Oct. 10-15 see box for details

"FINDING OUT, years after the fact, that there were so many queers involved in the early L.A. punk


Queer as rock

A new festival brings gay music out of the closet and onto the stage.


Oct. 10-15 see box for details

"FINDING OUT, years after the fact, that there were so many queers involved in the early L.A. punk scene was both gratifying and frustrating," explains Pansy Division's Jon Ginoli, when asked about the evolution of queer visibility in rock music. "If they were such rebels, why was it kept a secret? [Pansy Division] were tired of hidden histories . . . and part of our band's reason for existence was that we weren't aware of people doing what we wanted to do."

In the nearly 20 years since Ginoli's band originally formed as one of the first openly gay acts on the punk-rock radar, countless acts and individuals have followed suit to rock out, both loud and proud. From Team Dresch and Tribe 8 to Fifth Column's G.B. Jones and Chainsaw Records' Donna Dresch, the past two decades have seen numerous musicians—simply by embracing queer sexuality—helping to expose the "hidden histories" and often undisclosed contributions of queers to the punk and rock canons. Yet, despite the advances and occasional media spotlights on bands such as Sleater-Kinney and Imperial Teen, queer rock still remains—as Ginoli states—"on the margins."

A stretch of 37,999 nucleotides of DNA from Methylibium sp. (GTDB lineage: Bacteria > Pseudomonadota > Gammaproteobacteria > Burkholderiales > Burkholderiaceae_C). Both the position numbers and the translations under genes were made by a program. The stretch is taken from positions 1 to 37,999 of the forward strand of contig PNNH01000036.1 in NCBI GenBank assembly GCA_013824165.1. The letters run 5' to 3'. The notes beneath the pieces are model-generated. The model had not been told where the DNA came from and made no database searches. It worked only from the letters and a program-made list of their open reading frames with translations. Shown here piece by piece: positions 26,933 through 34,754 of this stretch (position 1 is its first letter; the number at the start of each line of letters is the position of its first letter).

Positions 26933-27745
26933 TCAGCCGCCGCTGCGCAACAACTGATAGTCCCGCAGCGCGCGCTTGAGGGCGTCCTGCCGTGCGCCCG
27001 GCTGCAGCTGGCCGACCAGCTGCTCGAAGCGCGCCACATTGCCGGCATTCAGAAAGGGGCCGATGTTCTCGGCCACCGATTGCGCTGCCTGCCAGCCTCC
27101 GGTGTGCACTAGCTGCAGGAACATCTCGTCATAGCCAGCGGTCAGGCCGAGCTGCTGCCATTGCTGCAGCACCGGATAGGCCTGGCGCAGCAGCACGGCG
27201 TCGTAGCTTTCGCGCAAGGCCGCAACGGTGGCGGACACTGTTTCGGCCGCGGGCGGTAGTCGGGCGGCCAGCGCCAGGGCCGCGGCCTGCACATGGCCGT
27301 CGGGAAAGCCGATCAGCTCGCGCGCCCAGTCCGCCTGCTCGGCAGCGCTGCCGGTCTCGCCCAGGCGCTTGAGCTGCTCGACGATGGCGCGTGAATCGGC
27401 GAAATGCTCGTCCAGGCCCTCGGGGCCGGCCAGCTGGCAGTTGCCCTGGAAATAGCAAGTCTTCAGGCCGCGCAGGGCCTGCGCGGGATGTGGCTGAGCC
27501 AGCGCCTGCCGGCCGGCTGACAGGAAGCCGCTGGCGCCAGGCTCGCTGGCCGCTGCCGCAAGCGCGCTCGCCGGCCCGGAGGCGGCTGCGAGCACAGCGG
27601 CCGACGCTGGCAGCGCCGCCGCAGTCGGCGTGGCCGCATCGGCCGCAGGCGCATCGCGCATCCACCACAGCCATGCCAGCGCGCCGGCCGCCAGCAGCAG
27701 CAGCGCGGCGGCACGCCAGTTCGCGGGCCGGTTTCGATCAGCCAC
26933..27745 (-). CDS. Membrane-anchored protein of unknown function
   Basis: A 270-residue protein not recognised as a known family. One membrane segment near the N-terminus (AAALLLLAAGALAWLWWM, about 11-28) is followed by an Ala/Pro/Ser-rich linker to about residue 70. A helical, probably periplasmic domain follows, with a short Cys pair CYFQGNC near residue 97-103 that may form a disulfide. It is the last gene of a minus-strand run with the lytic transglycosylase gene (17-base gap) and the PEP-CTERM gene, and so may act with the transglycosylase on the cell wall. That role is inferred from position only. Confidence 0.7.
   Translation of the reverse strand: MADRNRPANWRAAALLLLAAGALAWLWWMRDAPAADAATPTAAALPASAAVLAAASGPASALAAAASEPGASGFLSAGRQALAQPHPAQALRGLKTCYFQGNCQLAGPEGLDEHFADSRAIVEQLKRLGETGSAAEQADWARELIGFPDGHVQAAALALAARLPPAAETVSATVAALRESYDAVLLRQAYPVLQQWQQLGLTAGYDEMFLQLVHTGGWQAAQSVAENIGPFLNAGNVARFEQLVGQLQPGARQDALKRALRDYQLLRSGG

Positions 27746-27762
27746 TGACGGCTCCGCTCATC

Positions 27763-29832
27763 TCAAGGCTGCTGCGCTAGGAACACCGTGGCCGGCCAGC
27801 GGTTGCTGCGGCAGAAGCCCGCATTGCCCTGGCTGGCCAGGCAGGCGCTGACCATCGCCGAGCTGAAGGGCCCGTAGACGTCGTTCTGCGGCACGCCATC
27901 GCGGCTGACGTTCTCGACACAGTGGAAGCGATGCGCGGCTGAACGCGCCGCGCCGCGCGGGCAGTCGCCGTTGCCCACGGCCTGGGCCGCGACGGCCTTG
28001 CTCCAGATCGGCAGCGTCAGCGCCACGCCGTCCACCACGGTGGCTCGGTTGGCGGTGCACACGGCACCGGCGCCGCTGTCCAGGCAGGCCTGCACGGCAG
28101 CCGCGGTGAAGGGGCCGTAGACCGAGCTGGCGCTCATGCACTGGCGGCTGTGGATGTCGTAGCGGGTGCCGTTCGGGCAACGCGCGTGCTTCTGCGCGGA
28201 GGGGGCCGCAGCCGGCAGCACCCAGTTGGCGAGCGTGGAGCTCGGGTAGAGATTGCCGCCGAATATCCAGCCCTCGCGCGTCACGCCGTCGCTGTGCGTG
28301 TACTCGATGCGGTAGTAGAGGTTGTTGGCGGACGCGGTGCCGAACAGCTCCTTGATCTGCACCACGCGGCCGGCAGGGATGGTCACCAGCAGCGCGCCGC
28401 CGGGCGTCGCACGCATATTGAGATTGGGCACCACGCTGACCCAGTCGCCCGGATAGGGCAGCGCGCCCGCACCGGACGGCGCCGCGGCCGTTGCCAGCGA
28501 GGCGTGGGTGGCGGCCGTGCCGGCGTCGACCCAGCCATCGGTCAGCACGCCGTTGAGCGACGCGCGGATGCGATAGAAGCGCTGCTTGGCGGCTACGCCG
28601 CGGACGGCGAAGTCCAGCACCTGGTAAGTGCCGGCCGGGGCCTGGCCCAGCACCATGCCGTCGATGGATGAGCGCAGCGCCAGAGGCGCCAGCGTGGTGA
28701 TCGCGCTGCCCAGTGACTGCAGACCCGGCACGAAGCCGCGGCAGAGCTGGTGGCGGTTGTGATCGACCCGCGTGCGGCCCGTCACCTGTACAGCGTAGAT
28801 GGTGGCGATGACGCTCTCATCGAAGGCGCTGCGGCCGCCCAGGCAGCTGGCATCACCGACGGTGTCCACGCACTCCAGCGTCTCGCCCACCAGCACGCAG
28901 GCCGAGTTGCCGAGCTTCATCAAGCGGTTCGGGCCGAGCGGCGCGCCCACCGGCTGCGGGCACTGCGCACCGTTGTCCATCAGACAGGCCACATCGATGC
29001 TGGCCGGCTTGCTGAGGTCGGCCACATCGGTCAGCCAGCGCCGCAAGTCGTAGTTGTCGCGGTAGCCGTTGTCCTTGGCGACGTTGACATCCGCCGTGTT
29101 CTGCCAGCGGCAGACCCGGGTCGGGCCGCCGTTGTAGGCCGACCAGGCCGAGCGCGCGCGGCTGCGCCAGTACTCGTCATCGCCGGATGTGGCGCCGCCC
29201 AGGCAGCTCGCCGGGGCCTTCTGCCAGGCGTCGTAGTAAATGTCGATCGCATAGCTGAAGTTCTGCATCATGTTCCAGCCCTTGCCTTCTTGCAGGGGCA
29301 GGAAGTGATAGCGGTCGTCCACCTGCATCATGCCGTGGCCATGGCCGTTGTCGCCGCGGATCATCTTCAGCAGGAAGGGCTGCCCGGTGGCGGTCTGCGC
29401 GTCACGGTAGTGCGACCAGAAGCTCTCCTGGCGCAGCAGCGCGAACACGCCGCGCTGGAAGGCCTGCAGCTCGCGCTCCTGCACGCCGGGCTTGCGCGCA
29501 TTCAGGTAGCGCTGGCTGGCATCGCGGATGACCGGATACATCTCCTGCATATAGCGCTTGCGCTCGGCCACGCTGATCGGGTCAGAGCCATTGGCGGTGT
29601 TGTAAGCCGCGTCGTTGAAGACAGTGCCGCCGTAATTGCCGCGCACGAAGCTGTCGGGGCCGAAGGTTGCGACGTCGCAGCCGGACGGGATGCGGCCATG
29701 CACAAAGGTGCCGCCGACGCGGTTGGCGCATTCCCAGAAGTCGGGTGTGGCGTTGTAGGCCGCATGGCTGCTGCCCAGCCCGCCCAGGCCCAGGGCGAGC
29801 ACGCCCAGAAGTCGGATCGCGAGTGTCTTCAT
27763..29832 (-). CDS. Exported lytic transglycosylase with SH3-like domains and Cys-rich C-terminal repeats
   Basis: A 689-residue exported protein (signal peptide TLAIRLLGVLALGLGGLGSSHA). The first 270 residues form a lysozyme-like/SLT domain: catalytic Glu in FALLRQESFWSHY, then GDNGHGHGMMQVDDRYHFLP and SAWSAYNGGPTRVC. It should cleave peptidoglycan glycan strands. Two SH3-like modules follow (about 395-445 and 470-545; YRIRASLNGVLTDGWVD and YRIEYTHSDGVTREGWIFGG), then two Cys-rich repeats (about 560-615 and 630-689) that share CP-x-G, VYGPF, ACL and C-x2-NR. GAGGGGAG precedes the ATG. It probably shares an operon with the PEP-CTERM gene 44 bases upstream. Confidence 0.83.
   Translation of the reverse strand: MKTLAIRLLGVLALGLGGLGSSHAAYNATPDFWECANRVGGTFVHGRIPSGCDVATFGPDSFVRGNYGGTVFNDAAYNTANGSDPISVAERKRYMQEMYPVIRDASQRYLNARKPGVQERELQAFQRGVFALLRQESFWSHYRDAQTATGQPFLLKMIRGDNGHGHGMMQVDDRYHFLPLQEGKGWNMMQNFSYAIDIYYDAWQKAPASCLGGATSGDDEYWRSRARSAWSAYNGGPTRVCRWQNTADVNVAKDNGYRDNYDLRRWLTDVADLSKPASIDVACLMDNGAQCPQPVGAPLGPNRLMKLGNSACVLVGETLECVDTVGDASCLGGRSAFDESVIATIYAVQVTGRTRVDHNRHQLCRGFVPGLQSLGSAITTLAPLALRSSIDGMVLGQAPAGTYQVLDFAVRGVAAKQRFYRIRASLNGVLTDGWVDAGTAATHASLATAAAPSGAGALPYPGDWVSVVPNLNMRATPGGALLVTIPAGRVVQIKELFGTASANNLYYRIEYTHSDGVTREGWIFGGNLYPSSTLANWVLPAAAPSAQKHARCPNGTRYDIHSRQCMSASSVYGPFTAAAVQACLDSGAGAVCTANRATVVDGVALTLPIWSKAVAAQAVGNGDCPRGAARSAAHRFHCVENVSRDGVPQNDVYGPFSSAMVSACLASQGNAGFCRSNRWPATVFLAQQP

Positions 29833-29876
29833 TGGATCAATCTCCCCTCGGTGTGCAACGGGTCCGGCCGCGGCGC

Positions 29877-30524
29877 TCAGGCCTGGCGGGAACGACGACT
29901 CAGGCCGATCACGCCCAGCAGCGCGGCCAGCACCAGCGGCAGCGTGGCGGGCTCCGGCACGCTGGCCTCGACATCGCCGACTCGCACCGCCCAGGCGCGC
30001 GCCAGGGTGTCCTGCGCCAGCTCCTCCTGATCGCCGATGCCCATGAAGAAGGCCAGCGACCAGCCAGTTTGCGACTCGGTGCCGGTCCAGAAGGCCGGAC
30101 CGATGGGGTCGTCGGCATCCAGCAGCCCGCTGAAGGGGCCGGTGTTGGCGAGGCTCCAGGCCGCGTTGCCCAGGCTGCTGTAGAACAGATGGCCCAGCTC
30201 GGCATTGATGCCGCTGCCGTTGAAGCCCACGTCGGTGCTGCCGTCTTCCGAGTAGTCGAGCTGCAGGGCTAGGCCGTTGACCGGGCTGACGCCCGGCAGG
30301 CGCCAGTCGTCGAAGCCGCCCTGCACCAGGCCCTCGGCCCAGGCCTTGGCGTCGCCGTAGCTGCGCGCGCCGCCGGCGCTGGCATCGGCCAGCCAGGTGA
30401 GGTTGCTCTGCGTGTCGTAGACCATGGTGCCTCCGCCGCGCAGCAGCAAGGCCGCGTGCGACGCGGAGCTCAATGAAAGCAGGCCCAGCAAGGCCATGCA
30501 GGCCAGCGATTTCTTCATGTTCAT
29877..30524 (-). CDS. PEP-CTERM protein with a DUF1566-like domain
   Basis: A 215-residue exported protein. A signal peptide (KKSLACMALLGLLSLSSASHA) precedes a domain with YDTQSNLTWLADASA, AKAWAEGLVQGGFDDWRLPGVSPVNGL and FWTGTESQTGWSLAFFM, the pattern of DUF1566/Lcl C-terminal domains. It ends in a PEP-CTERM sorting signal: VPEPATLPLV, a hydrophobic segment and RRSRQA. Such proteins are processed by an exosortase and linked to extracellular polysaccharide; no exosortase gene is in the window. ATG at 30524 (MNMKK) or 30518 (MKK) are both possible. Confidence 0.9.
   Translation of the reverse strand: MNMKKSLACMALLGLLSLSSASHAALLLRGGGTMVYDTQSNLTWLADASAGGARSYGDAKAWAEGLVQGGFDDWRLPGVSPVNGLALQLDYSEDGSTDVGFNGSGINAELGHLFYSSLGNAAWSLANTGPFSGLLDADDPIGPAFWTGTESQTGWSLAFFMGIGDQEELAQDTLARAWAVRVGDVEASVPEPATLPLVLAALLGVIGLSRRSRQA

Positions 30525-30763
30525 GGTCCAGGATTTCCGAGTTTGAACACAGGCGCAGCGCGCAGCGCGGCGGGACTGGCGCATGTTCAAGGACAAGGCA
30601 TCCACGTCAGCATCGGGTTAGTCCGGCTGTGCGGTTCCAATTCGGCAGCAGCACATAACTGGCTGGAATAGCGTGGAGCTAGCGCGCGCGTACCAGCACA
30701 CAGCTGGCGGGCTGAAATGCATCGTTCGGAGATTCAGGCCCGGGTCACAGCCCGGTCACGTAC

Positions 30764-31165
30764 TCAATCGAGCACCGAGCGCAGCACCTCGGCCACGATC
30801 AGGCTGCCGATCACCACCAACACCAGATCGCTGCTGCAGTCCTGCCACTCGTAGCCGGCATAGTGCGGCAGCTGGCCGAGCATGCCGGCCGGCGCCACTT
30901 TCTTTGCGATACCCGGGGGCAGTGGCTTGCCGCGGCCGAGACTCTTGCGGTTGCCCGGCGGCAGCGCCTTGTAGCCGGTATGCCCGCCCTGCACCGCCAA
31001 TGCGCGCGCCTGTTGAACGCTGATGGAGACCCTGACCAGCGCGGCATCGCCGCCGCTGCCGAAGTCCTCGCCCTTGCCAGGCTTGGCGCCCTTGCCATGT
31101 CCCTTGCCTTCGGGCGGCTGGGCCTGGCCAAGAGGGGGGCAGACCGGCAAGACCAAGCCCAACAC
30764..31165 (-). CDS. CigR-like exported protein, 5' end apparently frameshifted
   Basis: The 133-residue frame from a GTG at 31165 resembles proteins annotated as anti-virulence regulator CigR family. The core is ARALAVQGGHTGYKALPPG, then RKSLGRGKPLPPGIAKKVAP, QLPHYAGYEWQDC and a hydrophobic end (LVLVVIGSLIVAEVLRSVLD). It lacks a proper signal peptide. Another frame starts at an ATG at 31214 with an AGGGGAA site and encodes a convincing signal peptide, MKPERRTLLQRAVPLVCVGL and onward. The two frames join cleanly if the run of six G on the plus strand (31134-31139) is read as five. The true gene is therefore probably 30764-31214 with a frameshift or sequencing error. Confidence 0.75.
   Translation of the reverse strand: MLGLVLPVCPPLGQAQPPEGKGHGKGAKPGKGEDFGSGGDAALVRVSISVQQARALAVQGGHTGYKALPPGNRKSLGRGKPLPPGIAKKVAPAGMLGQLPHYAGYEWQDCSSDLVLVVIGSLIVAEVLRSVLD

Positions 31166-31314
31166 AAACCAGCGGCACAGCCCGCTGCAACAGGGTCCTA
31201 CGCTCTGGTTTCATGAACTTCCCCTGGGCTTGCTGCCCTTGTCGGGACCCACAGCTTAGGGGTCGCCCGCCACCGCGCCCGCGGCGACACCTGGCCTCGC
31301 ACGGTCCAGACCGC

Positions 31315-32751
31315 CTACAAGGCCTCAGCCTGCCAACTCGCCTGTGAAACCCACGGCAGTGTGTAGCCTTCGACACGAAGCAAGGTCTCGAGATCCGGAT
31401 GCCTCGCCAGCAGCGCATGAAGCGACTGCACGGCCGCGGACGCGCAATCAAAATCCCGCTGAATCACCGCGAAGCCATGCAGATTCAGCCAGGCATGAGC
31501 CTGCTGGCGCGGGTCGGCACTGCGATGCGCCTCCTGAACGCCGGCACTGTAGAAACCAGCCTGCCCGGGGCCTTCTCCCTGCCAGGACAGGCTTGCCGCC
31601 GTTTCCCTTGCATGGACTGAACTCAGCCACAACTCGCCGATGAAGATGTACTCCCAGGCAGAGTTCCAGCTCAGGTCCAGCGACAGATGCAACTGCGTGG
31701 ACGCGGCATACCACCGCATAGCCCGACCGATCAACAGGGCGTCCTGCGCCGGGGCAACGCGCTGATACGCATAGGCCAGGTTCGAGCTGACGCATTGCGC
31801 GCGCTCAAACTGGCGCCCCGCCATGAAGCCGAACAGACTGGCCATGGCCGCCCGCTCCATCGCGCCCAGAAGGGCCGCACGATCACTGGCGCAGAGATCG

So contrary to all the press reports and ivory-tower academics insisting otherwise, queers' places in music and the mainstream haven't come as far in terms of acceptability and visibility as many might've hoped 20 years ago. "There was a brief moment of supposed 'lesbian chic' in the early to mid-'90s, but homophobia and sexism seem as though they've just gotten worse since then," says the Butchies' singer-guitarist and Mr. Lady label co-founder, Kaia Wilson. "Of course, the good news is there are more and more people in the underground— activists and musicians who are continuing to do what they do."

Two such individuals are responsible for this weekend's first annual Bent festival, an "homage to queer punk and rock 'n' roll" that runs through Monday at both the Crocodile Cafe and Sit & Spin. Founded by Seattle promoters Frank Nieto and Dave Meinert in the wake of the Wotapalava tour's demise, the festival showcases a 30-plus-act lineup of both regional and local bands that fuck with genre as well as gender. So with everything from Mexi-king El Vez and Erase Errata's twitch-inducing punk to the hardcore goth metal of the Haggard and the Sick Bees' rock dissonance, Bent has something for everyone, regardless of musical or sexual orientation.

Despite an impressively diverse and talented lineup that also includes acts such as the Turn-Ons, the Gossip, and Pansy Division, Bent will undoubtedly be blindly judged by nearsighted critics—just as Ladyfest and Lilith Fair were—as more concerned with identity politics than quality music. Perhaps due to social pressure from such stereotypes, Nieto and Meinert have stressed that Bent is not intended as a political festival. Still, many of the performers feel it can't be considered anything but political given today's social climate.